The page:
Monday, October 22, 2007


Only in Italy? No, not very likely.


New York Times - October 23, 2007

ROME, Oct. 22 — Organized crime represents the biggest segment of the Italian economy, accounting for more than $127 billion in receipts, according to a report issued Monday.

The new figure reflects a trend that has been under way for a few years, the annual report says. The figure last year was $106 billion, making it not quite the biggest segment of the economy.

The report also said the line between legitimate business and criminal activity was becoming harder to discern.

The annual report was released by the Confesercenti, an association of small businesses. It says that through various activities — extortion, usury, contraband, robberies, gambling and Internet piracy — organized crime accounts for 7 percent of Italy’s gross domestic product.

“From the weaving factories, to tourism to business and personal services, from farming to public contracts to real estate and finance, the criminal presence is consolidated in every economic activity,” the 86-page report said.

The report also points to a disturbing trend of collusion in which big businesses participate, especially in public works.

“The businessmen prefer to make a pact with the Mafia rather than denounce the blackmail,” the report said.

The report comes on the heels of a visit to Naples by Pope Benedict XVI on Sunday, when he condemned “deplorable” mob violence that he said had insinuated itself into everyday life.

Recent news reports have described threats to journalists in Sicily and the Campania region from organized-crime families.

Usury represents the most lucrative activity by organized crime, with syndicates taking in $43 billion while racketeering brings in $14 billion, the report estimated. Illegal construction nets about $19 billion.

The businesses most afflicted by organized crime are in the south — in Sicily, Campania, Calabria and Puglia, the report found.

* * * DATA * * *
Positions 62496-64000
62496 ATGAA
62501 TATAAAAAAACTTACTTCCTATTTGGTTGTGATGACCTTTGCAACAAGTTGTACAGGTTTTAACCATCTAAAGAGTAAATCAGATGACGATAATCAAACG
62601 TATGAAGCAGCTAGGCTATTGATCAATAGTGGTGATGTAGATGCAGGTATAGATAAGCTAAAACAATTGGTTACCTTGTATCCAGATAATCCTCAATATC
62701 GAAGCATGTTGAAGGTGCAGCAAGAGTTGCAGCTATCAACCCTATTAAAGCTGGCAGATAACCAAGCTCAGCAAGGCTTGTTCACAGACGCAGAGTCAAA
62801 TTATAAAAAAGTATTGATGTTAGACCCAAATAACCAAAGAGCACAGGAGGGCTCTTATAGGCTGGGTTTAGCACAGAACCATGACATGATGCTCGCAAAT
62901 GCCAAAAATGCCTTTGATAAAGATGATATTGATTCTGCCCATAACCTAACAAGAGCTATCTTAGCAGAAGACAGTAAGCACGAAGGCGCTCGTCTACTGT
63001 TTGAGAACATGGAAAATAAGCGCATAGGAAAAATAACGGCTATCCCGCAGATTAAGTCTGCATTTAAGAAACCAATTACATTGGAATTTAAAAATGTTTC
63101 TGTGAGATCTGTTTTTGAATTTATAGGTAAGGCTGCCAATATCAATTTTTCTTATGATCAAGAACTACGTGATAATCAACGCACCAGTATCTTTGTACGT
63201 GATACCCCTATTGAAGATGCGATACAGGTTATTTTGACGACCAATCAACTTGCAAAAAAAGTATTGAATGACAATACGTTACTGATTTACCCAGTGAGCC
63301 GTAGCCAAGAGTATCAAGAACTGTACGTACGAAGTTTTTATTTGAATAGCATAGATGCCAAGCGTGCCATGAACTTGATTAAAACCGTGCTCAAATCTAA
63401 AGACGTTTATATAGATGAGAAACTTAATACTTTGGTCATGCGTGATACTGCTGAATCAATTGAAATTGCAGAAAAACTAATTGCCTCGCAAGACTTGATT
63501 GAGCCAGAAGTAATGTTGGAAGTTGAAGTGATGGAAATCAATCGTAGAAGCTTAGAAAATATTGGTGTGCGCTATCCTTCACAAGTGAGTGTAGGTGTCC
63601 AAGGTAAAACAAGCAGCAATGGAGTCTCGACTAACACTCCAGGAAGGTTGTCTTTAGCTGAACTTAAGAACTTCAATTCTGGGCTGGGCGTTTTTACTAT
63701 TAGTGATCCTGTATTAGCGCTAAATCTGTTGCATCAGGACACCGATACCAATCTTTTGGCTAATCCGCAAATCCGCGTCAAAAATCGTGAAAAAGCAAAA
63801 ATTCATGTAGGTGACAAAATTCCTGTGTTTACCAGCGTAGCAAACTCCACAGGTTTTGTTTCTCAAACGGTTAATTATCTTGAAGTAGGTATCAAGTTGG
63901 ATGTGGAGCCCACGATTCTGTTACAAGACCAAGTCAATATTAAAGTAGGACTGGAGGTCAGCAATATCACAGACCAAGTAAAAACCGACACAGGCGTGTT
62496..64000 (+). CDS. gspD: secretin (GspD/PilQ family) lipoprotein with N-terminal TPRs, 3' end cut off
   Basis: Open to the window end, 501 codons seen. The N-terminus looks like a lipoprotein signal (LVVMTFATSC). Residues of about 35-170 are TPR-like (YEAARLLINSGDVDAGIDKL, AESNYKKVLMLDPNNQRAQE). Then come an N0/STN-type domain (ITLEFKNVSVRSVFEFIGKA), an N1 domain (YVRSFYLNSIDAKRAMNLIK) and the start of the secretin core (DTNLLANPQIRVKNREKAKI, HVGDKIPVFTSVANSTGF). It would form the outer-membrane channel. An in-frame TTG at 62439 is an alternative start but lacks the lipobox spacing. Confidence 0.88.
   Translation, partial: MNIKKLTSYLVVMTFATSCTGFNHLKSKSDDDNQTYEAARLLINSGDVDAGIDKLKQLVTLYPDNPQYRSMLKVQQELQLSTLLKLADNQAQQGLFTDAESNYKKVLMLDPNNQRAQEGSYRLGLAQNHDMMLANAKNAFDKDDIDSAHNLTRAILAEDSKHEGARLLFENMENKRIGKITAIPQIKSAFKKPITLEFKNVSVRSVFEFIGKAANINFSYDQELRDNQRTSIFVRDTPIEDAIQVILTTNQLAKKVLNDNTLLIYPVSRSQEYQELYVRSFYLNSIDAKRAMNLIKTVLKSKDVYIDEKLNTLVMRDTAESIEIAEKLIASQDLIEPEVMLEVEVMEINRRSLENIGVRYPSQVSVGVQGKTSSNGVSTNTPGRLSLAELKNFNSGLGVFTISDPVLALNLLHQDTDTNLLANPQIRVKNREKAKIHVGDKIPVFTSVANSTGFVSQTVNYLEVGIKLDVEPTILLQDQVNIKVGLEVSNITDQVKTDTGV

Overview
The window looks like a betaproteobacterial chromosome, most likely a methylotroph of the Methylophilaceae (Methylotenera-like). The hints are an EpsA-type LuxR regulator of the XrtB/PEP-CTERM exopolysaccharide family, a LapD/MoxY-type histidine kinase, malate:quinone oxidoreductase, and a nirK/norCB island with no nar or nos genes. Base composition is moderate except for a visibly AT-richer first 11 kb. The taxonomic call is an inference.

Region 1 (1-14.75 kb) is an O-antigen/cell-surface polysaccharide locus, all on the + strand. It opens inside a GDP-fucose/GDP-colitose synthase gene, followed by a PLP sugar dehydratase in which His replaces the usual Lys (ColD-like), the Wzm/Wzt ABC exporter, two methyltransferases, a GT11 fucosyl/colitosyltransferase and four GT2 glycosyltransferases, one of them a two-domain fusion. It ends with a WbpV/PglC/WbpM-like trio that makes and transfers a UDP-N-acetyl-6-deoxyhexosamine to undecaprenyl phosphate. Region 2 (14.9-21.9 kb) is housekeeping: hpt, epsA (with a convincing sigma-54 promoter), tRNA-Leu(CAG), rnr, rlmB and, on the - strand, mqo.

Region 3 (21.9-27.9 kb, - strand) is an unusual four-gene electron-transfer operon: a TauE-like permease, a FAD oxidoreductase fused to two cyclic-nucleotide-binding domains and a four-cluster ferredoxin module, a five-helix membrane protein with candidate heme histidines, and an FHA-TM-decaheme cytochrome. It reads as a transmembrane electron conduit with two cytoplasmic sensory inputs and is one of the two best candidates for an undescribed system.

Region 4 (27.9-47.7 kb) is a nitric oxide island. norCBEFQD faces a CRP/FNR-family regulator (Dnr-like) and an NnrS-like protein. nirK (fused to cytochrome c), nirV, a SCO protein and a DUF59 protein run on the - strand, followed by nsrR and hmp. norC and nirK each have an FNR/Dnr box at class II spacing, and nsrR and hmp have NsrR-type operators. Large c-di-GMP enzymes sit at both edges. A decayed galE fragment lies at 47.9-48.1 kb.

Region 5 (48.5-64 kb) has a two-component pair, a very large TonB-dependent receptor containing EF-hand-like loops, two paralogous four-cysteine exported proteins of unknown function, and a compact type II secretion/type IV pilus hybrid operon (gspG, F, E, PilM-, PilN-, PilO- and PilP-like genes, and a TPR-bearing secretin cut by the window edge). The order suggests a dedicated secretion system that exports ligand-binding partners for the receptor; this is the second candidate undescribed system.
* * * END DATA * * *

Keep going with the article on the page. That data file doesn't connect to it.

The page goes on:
The report says 80 percent of the businesses in the Sicilian cities of Catania and Palermo regularly pay protection money, known as “pizzo.”

prepared by Criminal Analysis Section, RCMP "E" Division, June 2005

... Organized crime now plays a significantly greater role in the economy of this province than it did one generation ago. It includes the activities of well-known and lesser-known groups, white collar criminal activity, gang activity, and both domestic and foreign actors. These groups operate within a series of illicit marketplaces which are often facilitated by the same innate strategic or comparative advantages offered by British Columbia in the legitimate economy – proximity to the United States, a gateway role between North America and Asia, and a growing economy with a skilled and diverse population. Recent years have seen significant innovation by organized crime , particularly within the drug economy. The result is a vibrant and rapidly expanding underground economy, which, through its corrosive socio-economic effects and violent attempts at self-regulation, is of grave concern in both the tactical and strategic senses. This concern is felt in the immediate area of drug crime and violence – homicides, assaults and kidnappings – associated to organized crime and the drug trade, in the range of secondary activities associated to organized crime, and in the indirect, damaging effects of a criminal economy which by conservative estimate equates to at least 4% of provincial GDP ...


These two reports suggest that all Organized Criminals are thugs. I don't think so. With the money and opportunities at their disposal, today's big crooks are more likely the graduates of good schools, functioning among the respected professions or in big business, doing the very big international deals. RCMP Sgt John Ward warned in 2003 that "organized crime has crept into every level of society in the past two years." It's ironic that jet-setting crooks can so easily pick up a get-out-of-jail-free card, as our social structure naturally tends to shower respect on well-dressed, well-spoken people living in the very big houses, dealing the very big deals. But international commercial crime, in my opinion, is where Organized Crime is heading ... with administrations and legislation to smooth their way ... and we may not know it until it's too late. For example, here's one very small sad clue that Organized Crime is expanding its business opportunities right under our noses:


Frances Bula
The Vancouver Sun - September 24, 2007

VANCOUVER. Albert Perrin's day used to start at 6 a.m., with the first of his three or four daily heroin fixes. By 7 a.m., he would be at his carpentry job.

The minute his lunch break came, he would have another fix. Sometimes his dealer would deliver, but on bad days, Perrin would leave work to go to his dealer and not come back.

He would do another fix after work and then maybe again, sometime before bed. He'd tried more than once to clean himself up. In the mid-1990s, he went through a rehab program run by B.C.'s construction unions in New Westminster. A pioneer program started in 1981, there are only two like it in North America ...


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